January 27, 2014 - 8:29 am

1925 photo of Griffith Stadium also shows LeDroit Park

photo1925

Every time I come across a photo of Griffith Stadium, which stood where Howard University Hospital now stands, I look carefully for an angle of LeDroit Park.  By way of Ghosts of DC comes this superb 1925 aerial shot looking north at the stadium and part of the neighborhood.

The east-west street in the foreground is the 500 and 600 blocks of U Street NW.  Zoom in and look around.  Notice the streetcars on Georgia Avenue in the upper-left corner of the photo.  Notice the previous incarnation of the Florida Avenue Baptist Church in the lower-left corner.

The stands beyond Griffith’s straightaway center field backed up to 5th Street from Elm to V Streets.  Can you imagine hearing the crack of a bat and roar of crowds during a Senators game?

Also note what’s no longer standing.  All but seven houses pictured east and north of the stadium have since been demolished, replaced with parking garages, parking lots, public housing, or academic buildings.  Nearly all of these houses would be illegal to rebuild today under our 1950s zoning code, which mandates minimum lot sizes and house widths to which much of historic LeDroit Park does not conform.

Photo source: National Archives

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October 04, 2013 - 2:49 pm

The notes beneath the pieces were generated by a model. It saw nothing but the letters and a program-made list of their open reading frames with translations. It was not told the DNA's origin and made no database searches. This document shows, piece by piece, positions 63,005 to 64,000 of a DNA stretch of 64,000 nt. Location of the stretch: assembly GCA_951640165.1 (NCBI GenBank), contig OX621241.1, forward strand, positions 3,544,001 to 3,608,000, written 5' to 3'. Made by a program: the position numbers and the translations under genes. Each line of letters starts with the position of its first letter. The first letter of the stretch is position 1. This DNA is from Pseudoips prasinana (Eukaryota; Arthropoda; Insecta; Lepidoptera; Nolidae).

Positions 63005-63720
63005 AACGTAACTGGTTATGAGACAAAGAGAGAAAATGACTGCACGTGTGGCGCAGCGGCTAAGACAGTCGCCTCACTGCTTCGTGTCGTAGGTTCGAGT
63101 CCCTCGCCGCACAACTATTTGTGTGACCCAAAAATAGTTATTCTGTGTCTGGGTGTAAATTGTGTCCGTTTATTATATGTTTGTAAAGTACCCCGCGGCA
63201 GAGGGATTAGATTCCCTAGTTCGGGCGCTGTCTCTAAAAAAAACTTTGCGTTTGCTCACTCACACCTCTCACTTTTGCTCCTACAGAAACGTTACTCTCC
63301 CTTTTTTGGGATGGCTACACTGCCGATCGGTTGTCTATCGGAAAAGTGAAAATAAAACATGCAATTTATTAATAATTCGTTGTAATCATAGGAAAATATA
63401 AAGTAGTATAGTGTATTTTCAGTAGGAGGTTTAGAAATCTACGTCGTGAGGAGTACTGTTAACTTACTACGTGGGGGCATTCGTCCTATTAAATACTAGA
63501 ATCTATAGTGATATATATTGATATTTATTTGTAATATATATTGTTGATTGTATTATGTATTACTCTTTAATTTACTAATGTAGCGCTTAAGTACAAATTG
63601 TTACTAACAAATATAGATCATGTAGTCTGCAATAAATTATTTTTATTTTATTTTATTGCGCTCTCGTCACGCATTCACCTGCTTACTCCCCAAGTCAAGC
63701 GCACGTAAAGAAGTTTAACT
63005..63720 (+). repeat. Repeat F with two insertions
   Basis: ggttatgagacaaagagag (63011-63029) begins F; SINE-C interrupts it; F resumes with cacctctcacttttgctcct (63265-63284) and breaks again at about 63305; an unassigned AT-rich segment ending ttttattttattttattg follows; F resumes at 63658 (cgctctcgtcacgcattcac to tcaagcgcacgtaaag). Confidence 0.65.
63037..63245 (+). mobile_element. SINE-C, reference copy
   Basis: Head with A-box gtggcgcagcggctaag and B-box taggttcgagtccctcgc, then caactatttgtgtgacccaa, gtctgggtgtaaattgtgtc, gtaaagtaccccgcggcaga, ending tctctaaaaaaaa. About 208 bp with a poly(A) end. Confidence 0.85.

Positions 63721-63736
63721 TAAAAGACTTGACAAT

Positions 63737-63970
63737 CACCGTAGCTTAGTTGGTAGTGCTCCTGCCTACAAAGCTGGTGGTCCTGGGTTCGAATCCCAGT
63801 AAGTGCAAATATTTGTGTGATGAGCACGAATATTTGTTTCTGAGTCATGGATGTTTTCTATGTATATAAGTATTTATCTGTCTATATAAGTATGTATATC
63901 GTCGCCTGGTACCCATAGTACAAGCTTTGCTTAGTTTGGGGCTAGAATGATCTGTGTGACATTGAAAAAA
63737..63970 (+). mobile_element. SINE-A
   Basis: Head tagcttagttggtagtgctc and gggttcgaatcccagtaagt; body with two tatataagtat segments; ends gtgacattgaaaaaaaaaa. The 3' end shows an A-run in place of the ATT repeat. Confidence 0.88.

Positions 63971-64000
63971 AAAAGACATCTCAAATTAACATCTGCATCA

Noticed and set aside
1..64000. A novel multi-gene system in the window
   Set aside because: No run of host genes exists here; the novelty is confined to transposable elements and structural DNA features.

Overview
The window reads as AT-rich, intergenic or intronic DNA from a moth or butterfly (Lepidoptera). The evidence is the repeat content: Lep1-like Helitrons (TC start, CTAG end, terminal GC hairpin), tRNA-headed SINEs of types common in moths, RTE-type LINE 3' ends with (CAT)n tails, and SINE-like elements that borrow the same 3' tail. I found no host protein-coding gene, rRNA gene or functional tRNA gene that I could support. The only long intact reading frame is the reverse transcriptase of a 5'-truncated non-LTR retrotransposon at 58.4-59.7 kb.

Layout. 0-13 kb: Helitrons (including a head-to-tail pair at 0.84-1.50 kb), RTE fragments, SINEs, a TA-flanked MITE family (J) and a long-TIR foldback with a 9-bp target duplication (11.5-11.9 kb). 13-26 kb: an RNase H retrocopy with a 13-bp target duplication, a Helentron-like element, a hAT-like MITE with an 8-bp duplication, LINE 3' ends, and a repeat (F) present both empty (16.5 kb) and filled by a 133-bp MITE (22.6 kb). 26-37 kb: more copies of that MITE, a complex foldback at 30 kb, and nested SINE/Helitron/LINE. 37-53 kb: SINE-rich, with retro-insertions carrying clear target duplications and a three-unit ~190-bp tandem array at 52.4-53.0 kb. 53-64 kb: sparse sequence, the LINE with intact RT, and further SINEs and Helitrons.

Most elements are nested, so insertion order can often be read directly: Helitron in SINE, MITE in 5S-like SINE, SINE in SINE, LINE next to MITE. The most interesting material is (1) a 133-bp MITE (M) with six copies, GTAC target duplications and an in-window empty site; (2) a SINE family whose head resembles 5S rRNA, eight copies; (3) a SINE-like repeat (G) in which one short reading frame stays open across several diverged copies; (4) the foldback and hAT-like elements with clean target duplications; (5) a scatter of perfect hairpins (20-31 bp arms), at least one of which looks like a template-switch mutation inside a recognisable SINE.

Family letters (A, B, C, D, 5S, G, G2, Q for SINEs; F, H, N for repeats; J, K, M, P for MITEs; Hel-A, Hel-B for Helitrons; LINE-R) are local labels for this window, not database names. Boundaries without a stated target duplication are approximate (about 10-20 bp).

Reminder: Free history walking tour of LeDroit Park this weekend

U Street in 1908U Street in 2009

Come on out Saturday or Sunday for a free history walking tour of LeDroit Park.  I conduct this tour annually as part of WalkingTown DC.

The tours will be on Saturday, October 5 at 1 pm and again on Sunday, October 6 at 10 am. Meet me at the arch at 6th Street and Florida Avenue NW.  The tours are free and open to the public.  No reservations are required.

We’ll cover

  • The neighborhood’s founding
  • Relationship with the Howard Theatre
  • Architectural history
  • The Park at LeDroit
  • Walter Washington
  • Ernest Everett Just
  • Robert & Mary Church Terrell
  • Anna Julia Cooper
  • William Birney
  • Edward Brooke
  • Octavius Williams
  • Oscar De Priest
  • Griffith Stadium
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September 12, 2013 - 10:29 am

Get a free history tour of LeDroit Park on Oct. 5 & 6

How was LeDroit Park established and who built all those unique homes on U Street? Why did the neighborhood start as exclusively white but become important to black history? As part of the annual WalkingTown DC event, I will lead two free walking tours of the neighborhood.